Prizren is the second largest town (95 000 in 2011) in Kosovo after Pristina the capital. I had read on numerous websites that it was a lovely, pretty town and well worth a visit. We wanted to travel in a North-West direction to do the Koman lake ferry (in Albania), and I was interested to visit Kosovo.
Where to stay- Prior Hotel
We spent three nights at an amazing, central hotel called Prior Hotel that cost us 34 euros per night including a lovely breakfast. We also got a full load of laundry done for 5 euros! The youngster at reception was very helpful with directions and tips on what to do and see.
Prizren is dominated by its Muslim population and we were there during Ramadan. So, we were warned to get to a restaurant by 630 pm in the evening as all places would be booked out from 730 pm onwards as they came out of their fast. We heard the call to prayer numerous times of the day, and the break of the fast was started each evening with a firework blasting into the sky!
Prizren had a great feel to it. The streets were bustling with people, the weather was warmer, and there were lots of people walking, drinking coffee, and eating ice cream. We also noticed the first leafy green of Spring!
There was some very beautiful art on building walls:
A small river divides Prizren. There are several bridges crossing the river and the one stone bridge with the Sinan Pasha mosque behind is a well-known instagrammable shot.
We climbed to the Kalaja Fortress which was a tough very steep climb, but so worthwhile. It has amazing views of the city. It was built in the 6th century to protect Prizren from foreign attacks and has many underground tunnels. There are 360-degree views of Prizren and more than 20 mosques and 2 churches can be seen from the fortress.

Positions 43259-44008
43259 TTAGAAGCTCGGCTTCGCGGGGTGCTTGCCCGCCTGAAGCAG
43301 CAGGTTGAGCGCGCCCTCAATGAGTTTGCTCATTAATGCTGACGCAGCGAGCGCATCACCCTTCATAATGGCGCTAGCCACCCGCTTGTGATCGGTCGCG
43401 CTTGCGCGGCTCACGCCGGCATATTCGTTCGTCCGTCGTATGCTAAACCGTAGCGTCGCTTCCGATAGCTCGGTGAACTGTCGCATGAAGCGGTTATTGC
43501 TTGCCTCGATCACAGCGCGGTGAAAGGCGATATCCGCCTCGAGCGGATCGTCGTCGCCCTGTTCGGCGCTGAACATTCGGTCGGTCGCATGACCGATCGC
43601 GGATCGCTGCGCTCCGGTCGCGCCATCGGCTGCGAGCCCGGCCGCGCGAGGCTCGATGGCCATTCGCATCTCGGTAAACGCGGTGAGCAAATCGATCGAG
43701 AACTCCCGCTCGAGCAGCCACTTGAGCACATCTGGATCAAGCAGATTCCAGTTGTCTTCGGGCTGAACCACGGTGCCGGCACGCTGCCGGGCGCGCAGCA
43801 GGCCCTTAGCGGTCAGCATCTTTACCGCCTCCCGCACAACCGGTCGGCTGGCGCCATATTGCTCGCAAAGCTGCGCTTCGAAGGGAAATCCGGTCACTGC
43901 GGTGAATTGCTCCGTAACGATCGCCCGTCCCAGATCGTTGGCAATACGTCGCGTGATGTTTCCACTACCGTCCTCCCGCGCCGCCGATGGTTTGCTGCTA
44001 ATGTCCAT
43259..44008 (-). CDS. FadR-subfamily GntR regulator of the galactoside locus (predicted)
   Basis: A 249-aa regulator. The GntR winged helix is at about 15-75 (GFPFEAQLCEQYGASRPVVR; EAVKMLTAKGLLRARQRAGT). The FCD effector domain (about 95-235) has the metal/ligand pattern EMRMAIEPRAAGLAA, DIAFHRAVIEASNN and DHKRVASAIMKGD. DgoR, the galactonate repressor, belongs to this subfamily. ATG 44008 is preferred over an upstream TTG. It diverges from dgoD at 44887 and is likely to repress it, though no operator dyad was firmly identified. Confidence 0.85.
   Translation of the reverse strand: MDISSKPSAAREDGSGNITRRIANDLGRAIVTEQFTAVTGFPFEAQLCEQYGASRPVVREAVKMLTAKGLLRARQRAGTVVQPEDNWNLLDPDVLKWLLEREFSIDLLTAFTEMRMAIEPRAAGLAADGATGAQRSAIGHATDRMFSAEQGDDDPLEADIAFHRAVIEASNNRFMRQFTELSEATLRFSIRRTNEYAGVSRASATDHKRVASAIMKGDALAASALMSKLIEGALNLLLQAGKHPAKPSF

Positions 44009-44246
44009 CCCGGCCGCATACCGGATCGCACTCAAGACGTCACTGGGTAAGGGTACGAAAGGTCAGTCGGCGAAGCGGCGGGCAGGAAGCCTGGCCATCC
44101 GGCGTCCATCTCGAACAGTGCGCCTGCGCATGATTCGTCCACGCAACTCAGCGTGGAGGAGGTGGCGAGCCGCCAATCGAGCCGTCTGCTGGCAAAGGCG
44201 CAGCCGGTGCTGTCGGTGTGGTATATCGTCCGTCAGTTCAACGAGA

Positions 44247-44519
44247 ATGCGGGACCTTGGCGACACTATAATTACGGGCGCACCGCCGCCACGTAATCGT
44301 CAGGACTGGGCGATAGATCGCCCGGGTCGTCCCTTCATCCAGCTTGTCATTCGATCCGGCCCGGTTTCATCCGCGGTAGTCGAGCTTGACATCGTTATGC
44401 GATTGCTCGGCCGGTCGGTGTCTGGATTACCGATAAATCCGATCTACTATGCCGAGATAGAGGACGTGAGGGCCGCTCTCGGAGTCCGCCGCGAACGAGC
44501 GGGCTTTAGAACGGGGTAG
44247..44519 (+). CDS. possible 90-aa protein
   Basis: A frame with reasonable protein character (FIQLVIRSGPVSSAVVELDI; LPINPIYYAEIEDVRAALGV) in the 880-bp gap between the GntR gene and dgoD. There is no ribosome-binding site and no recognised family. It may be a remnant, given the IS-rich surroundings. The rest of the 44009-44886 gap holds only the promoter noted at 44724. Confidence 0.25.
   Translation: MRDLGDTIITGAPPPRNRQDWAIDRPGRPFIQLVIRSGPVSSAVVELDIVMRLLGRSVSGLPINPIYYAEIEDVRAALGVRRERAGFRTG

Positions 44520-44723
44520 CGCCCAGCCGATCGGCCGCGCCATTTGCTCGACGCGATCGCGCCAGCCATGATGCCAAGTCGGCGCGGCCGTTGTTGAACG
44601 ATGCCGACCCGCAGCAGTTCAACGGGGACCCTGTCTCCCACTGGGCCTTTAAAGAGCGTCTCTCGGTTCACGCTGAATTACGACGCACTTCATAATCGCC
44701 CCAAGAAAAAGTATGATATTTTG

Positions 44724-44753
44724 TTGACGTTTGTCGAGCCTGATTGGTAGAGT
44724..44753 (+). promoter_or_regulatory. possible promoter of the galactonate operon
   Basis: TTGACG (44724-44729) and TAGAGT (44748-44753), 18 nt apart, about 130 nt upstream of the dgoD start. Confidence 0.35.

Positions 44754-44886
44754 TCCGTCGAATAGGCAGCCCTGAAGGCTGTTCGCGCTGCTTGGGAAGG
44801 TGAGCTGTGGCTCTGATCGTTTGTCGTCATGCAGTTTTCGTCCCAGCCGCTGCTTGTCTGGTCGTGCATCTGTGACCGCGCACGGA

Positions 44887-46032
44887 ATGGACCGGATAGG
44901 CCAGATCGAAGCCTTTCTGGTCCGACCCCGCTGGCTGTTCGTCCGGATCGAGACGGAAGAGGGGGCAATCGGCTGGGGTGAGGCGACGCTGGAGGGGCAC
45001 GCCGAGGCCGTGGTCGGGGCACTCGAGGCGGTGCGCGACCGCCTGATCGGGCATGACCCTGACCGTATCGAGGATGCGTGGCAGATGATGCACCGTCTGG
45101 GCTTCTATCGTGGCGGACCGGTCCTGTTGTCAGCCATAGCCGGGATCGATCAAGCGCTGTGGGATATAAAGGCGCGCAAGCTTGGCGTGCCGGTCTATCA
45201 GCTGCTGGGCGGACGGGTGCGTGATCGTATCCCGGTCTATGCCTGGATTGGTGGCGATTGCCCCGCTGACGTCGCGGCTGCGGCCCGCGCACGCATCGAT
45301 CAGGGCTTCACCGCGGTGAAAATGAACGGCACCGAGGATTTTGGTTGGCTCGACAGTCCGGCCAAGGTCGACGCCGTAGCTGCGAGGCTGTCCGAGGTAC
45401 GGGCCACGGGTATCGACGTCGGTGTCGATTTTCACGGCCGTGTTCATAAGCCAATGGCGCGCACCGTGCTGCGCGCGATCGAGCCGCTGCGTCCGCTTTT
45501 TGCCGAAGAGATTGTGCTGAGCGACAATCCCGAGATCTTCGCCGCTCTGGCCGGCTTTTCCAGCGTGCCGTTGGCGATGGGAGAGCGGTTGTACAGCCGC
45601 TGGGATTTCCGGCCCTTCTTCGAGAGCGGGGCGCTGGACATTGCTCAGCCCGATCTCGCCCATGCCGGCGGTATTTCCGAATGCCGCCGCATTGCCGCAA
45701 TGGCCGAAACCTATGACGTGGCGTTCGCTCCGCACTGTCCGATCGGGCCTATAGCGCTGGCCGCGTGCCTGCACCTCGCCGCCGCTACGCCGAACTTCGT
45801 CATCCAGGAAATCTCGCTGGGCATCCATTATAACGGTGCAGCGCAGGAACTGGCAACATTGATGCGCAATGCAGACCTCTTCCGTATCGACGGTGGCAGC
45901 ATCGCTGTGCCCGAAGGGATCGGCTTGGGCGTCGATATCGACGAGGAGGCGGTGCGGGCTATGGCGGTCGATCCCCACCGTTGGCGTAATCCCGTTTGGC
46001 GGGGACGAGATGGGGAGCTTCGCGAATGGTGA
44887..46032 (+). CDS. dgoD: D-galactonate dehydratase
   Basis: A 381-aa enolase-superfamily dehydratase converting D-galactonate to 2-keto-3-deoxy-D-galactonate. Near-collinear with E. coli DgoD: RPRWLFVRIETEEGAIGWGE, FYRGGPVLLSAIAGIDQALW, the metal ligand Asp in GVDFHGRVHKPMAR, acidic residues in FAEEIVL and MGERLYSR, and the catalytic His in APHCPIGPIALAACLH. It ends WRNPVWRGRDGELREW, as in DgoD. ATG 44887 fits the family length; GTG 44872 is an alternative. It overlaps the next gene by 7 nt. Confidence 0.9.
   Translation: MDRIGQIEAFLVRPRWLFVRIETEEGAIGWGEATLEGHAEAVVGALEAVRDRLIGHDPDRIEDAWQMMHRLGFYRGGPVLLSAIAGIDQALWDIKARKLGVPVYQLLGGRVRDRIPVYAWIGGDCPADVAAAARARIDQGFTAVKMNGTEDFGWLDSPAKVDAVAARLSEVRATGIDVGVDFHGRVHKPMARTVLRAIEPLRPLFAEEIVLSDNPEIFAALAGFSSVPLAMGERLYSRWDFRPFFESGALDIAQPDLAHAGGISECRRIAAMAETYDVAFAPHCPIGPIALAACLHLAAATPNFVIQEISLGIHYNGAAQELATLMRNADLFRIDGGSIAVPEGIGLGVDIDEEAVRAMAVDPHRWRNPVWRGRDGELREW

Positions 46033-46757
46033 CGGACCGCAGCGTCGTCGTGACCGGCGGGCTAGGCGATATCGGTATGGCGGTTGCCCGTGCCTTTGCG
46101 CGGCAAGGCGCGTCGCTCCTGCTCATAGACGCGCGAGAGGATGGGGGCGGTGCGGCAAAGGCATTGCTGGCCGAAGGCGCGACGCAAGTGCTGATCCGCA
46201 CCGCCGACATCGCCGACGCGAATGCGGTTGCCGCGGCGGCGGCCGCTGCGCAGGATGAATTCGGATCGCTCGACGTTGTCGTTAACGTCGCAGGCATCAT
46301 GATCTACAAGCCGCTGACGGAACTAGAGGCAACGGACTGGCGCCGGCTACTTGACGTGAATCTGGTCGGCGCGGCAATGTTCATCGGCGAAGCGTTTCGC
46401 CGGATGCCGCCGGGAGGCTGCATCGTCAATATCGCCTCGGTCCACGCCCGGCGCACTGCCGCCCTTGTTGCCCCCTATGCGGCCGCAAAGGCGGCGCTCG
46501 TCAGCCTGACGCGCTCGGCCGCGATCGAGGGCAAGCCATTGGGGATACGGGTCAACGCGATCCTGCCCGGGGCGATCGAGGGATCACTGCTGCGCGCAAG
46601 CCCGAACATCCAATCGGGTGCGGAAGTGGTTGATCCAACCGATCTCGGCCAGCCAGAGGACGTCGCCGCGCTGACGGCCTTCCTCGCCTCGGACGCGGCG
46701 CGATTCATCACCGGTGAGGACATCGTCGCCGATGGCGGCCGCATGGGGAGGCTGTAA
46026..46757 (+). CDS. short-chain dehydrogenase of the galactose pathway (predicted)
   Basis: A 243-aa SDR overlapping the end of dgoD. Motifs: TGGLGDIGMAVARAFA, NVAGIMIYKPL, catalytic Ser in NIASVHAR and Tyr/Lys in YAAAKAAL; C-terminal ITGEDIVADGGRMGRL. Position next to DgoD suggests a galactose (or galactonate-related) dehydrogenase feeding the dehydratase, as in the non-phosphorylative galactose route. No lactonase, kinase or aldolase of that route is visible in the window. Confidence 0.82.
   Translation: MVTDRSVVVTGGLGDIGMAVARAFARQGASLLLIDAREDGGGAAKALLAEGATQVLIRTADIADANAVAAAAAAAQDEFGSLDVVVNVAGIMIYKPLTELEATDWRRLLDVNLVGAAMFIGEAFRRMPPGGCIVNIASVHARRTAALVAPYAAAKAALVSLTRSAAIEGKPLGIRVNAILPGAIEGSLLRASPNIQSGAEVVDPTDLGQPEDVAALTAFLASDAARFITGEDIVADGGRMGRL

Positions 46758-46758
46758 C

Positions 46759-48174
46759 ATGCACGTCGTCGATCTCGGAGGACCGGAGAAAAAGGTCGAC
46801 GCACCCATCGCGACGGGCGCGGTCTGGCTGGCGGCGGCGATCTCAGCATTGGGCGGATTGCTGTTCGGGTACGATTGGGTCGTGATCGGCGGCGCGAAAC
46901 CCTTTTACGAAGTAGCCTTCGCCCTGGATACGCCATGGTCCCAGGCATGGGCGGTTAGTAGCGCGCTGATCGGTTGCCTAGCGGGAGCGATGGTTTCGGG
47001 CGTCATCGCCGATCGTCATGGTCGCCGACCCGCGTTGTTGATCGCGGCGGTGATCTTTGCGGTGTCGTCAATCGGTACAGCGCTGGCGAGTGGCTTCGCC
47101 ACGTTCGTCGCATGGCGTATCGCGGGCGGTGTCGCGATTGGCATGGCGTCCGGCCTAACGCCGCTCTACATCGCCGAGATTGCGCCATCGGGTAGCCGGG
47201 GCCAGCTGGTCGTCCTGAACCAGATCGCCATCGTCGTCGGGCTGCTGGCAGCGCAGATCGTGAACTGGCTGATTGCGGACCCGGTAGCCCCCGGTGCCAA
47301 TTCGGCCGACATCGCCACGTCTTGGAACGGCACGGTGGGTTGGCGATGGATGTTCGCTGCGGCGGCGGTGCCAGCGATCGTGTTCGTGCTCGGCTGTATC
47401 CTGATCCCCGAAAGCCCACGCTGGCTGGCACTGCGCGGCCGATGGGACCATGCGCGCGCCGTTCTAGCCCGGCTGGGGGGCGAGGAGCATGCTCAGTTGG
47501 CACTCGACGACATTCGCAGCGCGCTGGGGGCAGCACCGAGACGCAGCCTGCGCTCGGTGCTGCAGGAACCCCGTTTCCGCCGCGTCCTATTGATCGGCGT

In the main street, there is the Sinan Pasha Mosque. I went inside, with a scarf covering my shoulders. The design of the mural on the ceiling is beautiful. The mosque was built in 1615 by Sofi Sinan Pasha, bey of Budim. Its minaret is the tallest structure in the city.
Prizren is known as the historic cultural center of Kosovo. There are many memorials to soldiers who fought in the war. According to Wikipedia, the town of Prizren did not suffer much during the Kosovo War but its surrounding municipalities were badly affected. Before the war, it was estimated that the municipality’s population was about 78% Kosovo Albanian, 5% Serb, and 17% from other communities. During the war, most of the Albanian population was intimated and forced to leave the town. Over one hundred houses were burned and many died. At the end of the war in June 1999, most of the Albanian population returned to Prizren and an estimated 97% of the Serbian minorities had left by October.
In March 2004 there was some further unrest at particular monuments and churches and these are now guarded by police (even today) and cannot be accessed. But we never felt unsafe, it was a peaceful, bustling town which we very much enjoyed over three days.
On our last night, we ate at Ambient which had a lovely view over the city. It’s well known for meat dishes. Adu tried some local spicy sausage.
We also went to the outskirts of the city looking for a geocache. There was a memorial that the man from the Prior Hotel told us was to honour the Albanian men who brought weapons over the mountains into Kosovo and were then killed.
The mountains surrounding the city, and then into Northern Albania were snow-capped and beautiful. There were also lovely trees covered in Spring flowers appearing as blobs of white.